Presentation on theme: "Christianity in the Middle Ages. Terminology The ChurchChristian Church and all its members in Western Europe PopeLeader of the Church PapacyOffice of."— Presentation transcript:
Terminology The ChurchChristian Church and all its members in Western Europe PopeLeader of the Church PapacyOffice of the Pope ChristendomEurope (area where the Church existed) ClergyChurch officials (e.g., priests, abbots, bishops, the pope) Spiritual lordsClergy Secular lordsEmperors, kings, lords, vassals
Part I Characteristics of Christianity in the Middle Ages
MAs, The Age of Faith Christians believed that God actively involved in everything (superstitious) Actively punished the Wicked, rewarded the Good Life already tough in Europe wanted to go to heaven (salvation), terrified of hell Church and clergy a necessity for salvation SACRAMENTS Church a unifying force all Europeans had it in common
Church and Feudalism Pope claimed to be most powerful feudal lord POPE GELASIUS I –Secular leaders required to obey clergy in matters of faith –Clergy required to obey secular leaders in matters of politics –All things being equal, clergy has more power And many clergymen (like Abbot Fulrad) were lords with their own vassals and fief
An excerpt of letter from Pope Gelasius I to Byzantine Emperor Athanatius, written c.500 C.E. “There are two powers, august Emperor, by which this world is chiefly ruled, namely, the sacred authority of the priests and the royal power. Of these that of the priests is the more weighty, since they have to render an account for even the kings of men in the divine judgment”
Canon Law Church developed its own set of laws and courts, dealt with: –Religious beliefs –Morality –Performance of religious rituals Powerful punishments for secular leaders who violated canon law: – EXCOMMUNICATION Kicked out of the Church (no sacraments) – INTERDICT Lord and everyone under him excommunicated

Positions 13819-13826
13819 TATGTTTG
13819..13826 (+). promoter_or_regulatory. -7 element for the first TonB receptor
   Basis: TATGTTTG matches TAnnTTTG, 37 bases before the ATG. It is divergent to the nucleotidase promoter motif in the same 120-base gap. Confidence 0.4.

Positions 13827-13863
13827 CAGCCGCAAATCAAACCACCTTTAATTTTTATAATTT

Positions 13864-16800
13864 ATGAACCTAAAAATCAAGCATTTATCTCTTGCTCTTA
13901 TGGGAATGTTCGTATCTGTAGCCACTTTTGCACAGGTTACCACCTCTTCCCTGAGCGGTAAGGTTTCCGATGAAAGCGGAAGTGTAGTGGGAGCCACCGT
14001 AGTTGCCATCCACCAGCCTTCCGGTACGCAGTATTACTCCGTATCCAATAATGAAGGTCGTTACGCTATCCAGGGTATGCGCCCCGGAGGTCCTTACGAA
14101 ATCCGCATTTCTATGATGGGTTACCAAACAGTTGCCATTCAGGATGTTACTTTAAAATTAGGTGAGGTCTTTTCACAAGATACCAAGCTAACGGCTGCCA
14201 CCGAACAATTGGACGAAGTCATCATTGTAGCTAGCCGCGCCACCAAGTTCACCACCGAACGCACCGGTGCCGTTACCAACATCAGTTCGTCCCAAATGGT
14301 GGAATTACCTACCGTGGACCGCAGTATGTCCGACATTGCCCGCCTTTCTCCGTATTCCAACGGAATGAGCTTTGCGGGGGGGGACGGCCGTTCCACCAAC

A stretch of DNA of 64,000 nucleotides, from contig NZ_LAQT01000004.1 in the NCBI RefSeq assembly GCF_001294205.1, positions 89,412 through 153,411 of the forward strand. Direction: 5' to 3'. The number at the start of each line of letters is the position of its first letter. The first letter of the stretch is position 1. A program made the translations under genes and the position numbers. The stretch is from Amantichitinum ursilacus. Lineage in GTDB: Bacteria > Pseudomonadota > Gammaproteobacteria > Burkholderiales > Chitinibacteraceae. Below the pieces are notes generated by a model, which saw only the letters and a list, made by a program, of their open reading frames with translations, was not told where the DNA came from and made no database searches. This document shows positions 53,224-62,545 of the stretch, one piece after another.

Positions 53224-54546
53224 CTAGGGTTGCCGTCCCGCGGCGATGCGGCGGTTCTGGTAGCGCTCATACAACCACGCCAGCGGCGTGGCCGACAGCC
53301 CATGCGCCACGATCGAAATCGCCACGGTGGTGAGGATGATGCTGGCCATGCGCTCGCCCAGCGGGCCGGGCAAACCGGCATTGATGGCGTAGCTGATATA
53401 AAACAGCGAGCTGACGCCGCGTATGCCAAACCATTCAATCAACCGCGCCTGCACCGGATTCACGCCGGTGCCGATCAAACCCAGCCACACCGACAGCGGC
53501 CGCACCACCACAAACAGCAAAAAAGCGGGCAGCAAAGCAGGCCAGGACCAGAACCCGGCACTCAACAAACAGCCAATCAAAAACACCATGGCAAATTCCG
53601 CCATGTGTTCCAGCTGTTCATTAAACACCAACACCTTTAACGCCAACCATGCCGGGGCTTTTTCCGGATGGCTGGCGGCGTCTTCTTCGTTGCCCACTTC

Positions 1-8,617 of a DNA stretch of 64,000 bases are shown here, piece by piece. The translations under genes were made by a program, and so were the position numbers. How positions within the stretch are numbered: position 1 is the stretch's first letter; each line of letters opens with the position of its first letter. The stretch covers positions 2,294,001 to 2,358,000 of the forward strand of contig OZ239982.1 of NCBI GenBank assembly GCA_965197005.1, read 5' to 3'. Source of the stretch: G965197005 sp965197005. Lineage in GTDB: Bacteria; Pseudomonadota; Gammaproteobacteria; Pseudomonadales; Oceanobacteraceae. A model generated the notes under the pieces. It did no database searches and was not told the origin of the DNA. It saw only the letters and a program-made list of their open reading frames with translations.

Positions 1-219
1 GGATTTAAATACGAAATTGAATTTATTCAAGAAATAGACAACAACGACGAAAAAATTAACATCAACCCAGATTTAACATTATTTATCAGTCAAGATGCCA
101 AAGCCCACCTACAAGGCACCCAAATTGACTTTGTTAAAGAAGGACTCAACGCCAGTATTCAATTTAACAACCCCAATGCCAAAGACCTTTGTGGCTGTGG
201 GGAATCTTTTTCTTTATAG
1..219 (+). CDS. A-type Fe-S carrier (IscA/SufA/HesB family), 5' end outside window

Conclusion Church and clergy controlled sacraments and was unifying force Church was a secular power, Church used canon law to control secular leaders, THEREFORE, Church wielded enormous amounts of power and authority during Middle Ages
Part II The Holy Roman Empire: Conflict between Secular and Religious Leaders in the MAs
Church and Carolingians Pepin the Short and Charlemagne understood how much P&A church had Established close relationship with it –Carolingians protected Church and Pope in Italy –In return, Church taught Christians to obey emperor –Helped emperors create stability and enforce laws –“ Give unto Caesar that which is Caesar ”
German HRE After invasions of 9 th and 10 th Centuries, HRE emerged as a real empire again OTTONIAN DYNASTY established kingdom in modern-day Germany Considered themselves the heirs of Charlemagne A feudal empire
Lay Investiture Church resented the power the Ottonian Emperors had over clergy in the HRE In particular, lay investiture –Power of secular leaders to appoint clergy to important positions in the Church (e.g., bishop, abbot) –Church believed it should make those decisions
Pope Gregory VII v. HRE Henry IV 1075 Gregory VII outlawed lay investiture Henry IV demanded pope step down Gregory excommunicated Henry German feudal lords side with... Gregory (why?) 1077 Henry begs forgiveness (Canossa) Henry returns to Empire to punish nobles 1084 Henry forces Gregory into exile
Concordat of Worms In 1122 C.E. Meeting of HRE, nobles and powerful clergymen in city of Worms Compromise –Church selects church leaders –HRE has veto power Who ’ s happy?
HRE Frederick I Ruled 1152-1190 C.E. Greater warrior and leader Fatal flaw –Lured by the wealth of Italy (the few cities in Europe there — trade) –Left Germany in hands of feudal lords Result –In 1176, Pope and cities united against him ( LOMBARD LEAGUE ) and defeated him at BATTLE OF LEGNANO –Simultaneously, German feudal lords revolted –Permanently crippled HRE just a collection of feudal states when died 1190
Conclusion Church successfully challenged the power and authority of secular leaders (like kings and emperors) Only as long as long as Europeans respected it as a legitimate source of power and authority (connection to God!)
3 Orders of the High Middle Ages Those Who Fight 5-10% Those Who Pray 5-10% Those Who Work 80-90% Burghers?
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